Sharing notebooks


  • Learn how to share notebooks with colleagues and the community?

Instructor note

  • 5 min teaching

  • 20 min exercises

Nudge your brain: When have you shared your code?

  • To yourself between two computers?

  • To a large audience eg. on a webpage?

  • Coding together with a colleague?

Different ways to share a notebook

  • You can enter a URL, GitHub repo or username, or GIST ID in nbviewer and view a rendered Jupyter notebook

  • Read the Docs can render Jupyter Notebooks via the nbsphinx package

  • Binder creates live notebooks based on a GitHub repository

  • EGI Notebooks (see also

  • JupyterLab supports sharing and collaborative editing of notebooks via Google Drive. Recently it also added support for Shared editing with collaborative notebook model.

  • JupyterLite creates a Jupyterlab environment in the browser and can be hosted as a GitHub page.

  • Notedown, Jupinx and DocOnce can take Markdown or Sphinx files and generate Jupyter Notebooks

  • Voilà allows you to convert a Jupyter Notebook into an interactive dashboard

  • The jupyter nbconvert tool can convert a (.ipynb) notebook file to:

    • python code (.py file)

    • an HTML file

    • a LaTeX file

    • a PDF file

    • a slide-show in the browser

You can export Jupyter Notebooks to various formats. Some might need extra installations.

You can export Jupyter Notebooks to various formats. Some might need extra installations.

Commercial offers with free plans

These platforms can be used free of charge but have paid subscriptions for faster access to cloud resources:

Sharing dynamic notebooks on Binder

Exercise (20 min): Making your notebooks reproducible by anyone via Binder

  • Create a new GitHub repository and click on “Add a README file”:

  • This exercise can be done entirely through the GitHub web interface (but using the terminal is of course also OK). You can use the “Add file” button to upload files:

    Screenshot of Binder web interface

    Screenshot of Binder web interface.

  • Upload the notebook which we have created earlier to this repository. If you got stuck earlier, you can download this notebook (right-click, “Save as …”). You can also try this with a different notebook.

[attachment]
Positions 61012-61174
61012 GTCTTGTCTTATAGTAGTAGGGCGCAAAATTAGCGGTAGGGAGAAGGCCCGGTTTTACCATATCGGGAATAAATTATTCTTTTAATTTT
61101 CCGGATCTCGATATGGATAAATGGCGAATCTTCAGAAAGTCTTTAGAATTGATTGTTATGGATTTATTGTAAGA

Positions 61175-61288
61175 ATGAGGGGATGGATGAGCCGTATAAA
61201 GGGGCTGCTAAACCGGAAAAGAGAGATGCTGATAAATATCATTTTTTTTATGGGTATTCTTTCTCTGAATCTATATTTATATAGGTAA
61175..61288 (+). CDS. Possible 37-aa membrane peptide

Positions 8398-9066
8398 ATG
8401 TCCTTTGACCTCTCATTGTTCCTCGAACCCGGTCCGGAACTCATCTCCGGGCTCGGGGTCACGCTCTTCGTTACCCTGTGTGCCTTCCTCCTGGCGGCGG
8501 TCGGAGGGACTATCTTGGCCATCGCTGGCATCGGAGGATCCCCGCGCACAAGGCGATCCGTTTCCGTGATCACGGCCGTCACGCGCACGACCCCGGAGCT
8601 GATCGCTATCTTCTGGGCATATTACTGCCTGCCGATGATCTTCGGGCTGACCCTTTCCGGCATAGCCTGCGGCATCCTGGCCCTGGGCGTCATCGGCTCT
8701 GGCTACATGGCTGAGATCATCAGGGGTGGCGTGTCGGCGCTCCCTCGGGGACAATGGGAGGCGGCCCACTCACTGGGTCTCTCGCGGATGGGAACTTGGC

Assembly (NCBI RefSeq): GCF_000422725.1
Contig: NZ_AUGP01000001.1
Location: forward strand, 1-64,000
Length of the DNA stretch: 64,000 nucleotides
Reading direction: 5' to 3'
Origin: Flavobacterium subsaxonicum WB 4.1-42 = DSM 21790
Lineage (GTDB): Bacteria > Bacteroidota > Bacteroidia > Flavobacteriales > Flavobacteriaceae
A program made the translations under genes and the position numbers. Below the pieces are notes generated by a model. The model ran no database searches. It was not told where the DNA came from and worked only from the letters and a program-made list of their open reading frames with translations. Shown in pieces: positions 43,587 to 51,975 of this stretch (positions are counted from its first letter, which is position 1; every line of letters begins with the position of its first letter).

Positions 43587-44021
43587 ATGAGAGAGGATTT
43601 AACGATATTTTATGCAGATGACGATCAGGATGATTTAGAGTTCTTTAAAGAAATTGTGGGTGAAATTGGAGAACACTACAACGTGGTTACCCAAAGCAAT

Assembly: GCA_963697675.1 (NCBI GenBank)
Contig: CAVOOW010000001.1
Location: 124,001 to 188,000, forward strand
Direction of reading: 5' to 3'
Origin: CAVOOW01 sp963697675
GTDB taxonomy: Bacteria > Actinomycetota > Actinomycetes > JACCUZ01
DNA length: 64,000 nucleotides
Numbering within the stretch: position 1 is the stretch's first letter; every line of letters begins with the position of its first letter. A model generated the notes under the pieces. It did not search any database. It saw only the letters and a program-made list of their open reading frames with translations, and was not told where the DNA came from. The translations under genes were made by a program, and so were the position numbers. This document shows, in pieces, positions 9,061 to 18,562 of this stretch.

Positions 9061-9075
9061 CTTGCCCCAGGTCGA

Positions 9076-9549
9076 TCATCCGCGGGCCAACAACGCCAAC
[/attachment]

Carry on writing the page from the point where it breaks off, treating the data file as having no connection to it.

• Add also a requirements.txt file which contains (adapt this if your notebook has other dependencies):

  • Visit

    Screenshot of Binder web interface

    Screenshot of Binder web interface.

  • Copy-paste the markdown text for the mybinder badge into a file in your notebook repository.

  • Check that your notebook repository now has a “launch binder” badge in your file on GitHub.

  • Try clicking the button and see how your repository is launched on Binder (can take a minute or two). Your notebooks can now be expored and executed in the cloud.

  • Enjoy being fully reproducible! Even better would be to get a DOI to your notebook and point Binder to the DOI.

Optional exercises

Importance of tracking dependencies

(Optional) Exercise: what happens without requirements.txt?

Let’s look at the same activity inequality repository.

  • Start the repository in Binder using this link.

  • fig3/fig3bc.ipynb is a Python notebook, so it works in Binder. Most others are in R, which also works in Binder. But how?

  • Try to run the notebook. What happens?

  • Most likely the run breaks down immediately in the first cell:

    %matplotlib inline
    import pandas as pd
    import matplotlib.pyplot as plt
    import seaborn as sns
    from itertools import cycle

    We get a long list of ModuleNotFoundError messages. This is because the required Python packages have not been installed and can not be imported. The missing packages include, at least, pandas and matplotlib mentioned in the error message.

  • To install the missing requirements, add a new code cell to the beginning of the notebook with the contents

    !python3 -m pip install pandas matplotlib

    and run the notebook again. What happens now?

  • Again, the run breaks due to missing packages. This time the culprit is the seaborn package. Modify the first cell to also install it with

    !python3 -m pip install pandas matplotlib seaborn

    and try to run the notebook for the third time. Does it finally work? What could have been done differently by the developer?

  • A good way to make a notebook more usable is to create a requirements.txt file containing the necessary packages to run the notebook and add it next to the notebook in the repository.

  • In this case, the requirements.txt could look like this


    and to make sure the packages are installed, one could add a code cell to the beginning of original notebook with the line:

    !python3 -m pip install -r requirements.txt

    To make sure that the notebook will continue to work also in few months, you might want to specify also the version in the requirements.txt file.

Sharing an interactive notebook on Binder

(Optional) Exercise: share an interactive (ipywidgets) notebook via Binder

  • Take the solution from the exercise “Widgets for interactive data fitting” in the Examples of Jupyter features episode and paste it into a notebook.

  • Push the notebook to a GitHub/GitLab repository.

  • Create a requirements.txt file in your notebook repository, e.g.:

  • Try to deploy this example via Binder in the same way as the above exercise.